Photography and text by Catherine Karnow,
with quotes from Pico Iyer.
In the fall of 1996 I traveled to Bombay to work with Pico Iyer on a story for Islands magazine. The piece would be published in 1997, the year of the Golden Jubilee, the fiftieth anniversary of India's independence from Britain. Pico's family were from Bombay. The city was for him his "step-motherland." Pico went before me, and I followed to make my pictures.
Since I had grown up in the sixties in British Hong Kong, Bombay was at once familiar. As soon as I stepped out of the airport there was that same musty humid smell. It felt old, like sixties Asia: faded posters, smudged paint, life on the streets, a slow pace. At the airport curb were a line of tiny toy taxis painted yellow and black.
I was staying at the venerable Taj Hotel, where my mother's parents had married seventy years before, shortly after the hotel had been built. It was still glorious, not at all glitzy, but worn and regal. I arrived at four in the morning and threw open the windows of my turret room to inhale the damp sea air. The water was right there across the street. Painted fishing boats bobbed about and the murmur of voices mixed with the lapping of the water. Small groups of people gathered around kerosene lanterns and talked into the night, while others slept on the sidewalk.
The second night my guide, a bright and good-natured taxi driver named Akbul, took me to the red-light district where garishly made-up ladies lurked in doorways right next to dentists with open doors, or tea rooms, or shops selling pots and pans all night. After Mary Ellen Mark's famous book on the prostitutes of Bombay, photographers were always coming to shoot in that area. Of course, most were unsuccessful, trying to grab photos on the run, or from moving cars, whereas Mark had spent years getting to know her subjects.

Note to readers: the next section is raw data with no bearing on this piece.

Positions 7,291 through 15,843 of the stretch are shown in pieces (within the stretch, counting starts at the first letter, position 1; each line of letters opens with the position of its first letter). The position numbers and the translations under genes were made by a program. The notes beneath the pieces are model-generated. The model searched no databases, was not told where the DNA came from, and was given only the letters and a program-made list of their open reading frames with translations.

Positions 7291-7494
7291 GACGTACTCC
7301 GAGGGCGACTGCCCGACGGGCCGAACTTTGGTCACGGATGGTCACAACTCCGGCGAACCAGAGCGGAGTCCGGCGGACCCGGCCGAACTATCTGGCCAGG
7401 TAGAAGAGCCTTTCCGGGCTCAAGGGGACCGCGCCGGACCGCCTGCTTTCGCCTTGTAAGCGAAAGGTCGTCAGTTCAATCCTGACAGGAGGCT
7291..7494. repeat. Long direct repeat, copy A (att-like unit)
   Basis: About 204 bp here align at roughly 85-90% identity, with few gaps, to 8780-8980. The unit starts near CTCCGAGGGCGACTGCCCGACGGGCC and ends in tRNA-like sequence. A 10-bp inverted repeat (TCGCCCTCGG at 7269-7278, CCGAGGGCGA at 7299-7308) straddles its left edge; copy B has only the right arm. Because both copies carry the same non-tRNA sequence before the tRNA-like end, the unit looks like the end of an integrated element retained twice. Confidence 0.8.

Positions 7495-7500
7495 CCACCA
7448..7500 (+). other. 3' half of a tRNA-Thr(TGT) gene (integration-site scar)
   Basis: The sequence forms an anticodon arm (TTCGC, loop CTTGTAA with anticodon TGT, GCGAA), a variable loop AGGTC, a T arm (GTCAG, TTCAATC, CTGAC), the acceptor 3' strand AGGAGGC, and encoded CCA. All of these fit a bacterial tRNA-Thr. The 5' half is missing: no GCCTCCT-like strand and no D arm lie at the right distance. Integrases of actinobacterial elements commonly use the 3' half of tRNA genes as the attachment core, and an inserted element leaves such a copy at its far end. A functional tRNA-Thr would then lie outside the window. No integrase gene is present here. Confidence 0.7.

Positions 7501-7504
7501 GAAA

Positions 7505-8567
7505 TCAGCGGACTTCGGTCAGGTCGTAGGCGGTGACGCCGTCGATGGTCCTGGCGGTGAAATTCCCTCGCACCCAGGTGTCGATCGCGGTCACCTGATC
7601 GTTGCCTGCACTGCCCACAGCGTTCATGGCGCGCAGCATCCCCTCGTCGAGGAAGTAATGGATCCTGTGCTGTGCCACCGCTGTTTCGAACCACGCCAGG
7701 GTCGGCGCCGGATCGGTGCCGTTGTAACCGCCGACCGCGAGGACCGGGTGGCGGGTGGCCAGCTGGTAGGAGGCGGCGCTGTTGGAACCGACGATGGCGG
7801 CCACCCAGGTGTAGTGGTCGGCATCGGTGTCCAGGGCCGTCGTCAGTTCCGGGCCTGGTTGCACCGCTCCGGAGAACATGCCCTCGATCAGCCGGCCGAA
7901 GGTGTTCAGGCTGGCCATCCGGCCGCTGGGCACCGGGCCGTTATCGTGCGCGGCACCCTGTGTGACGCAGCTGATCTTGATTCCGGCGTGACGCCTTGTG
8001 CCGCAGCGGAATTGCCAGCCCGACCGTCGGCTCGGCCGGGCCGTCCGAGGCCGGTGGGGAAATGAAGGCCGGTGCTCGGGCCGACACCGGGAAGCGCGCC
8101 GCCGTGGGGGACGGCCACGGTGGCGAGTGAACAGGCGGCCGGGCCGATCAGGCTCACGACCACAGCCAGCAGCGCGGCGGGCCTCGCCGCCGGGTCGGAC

We went later to a crematorium, open-air and open twenty-four hours. Mr. Babu showed us around, proudly pointing out his sixteen pyres, two of which were burning bodies right then. He explained that children under three do not get cremated, because the mother cannot stand to see it, so the children are buried under the magic tree in the back. The mother comes back the day after the burial to put a cup of her milk in front of the tree. Every six months the grave is re-used.
I never wanted to sleep in Bombay; the city was so invigorating and captivating, especially very early in the morning and after dark. Everywhere were a hundred, a thousand photographs and fascinating details. Pico observed: "Everything was happening everywhere, noisily, and the sheer energy and innocence ...recalled to me that more than a sage or a crone, Bombay really resembles a mischievous boy -- irritating, engaging, quick-witted, and so eager to make good. Things may be collapsing all around him, but still he cannot keep a smile from his face."
A version of this story appeared in Islands magazine, March/April 97.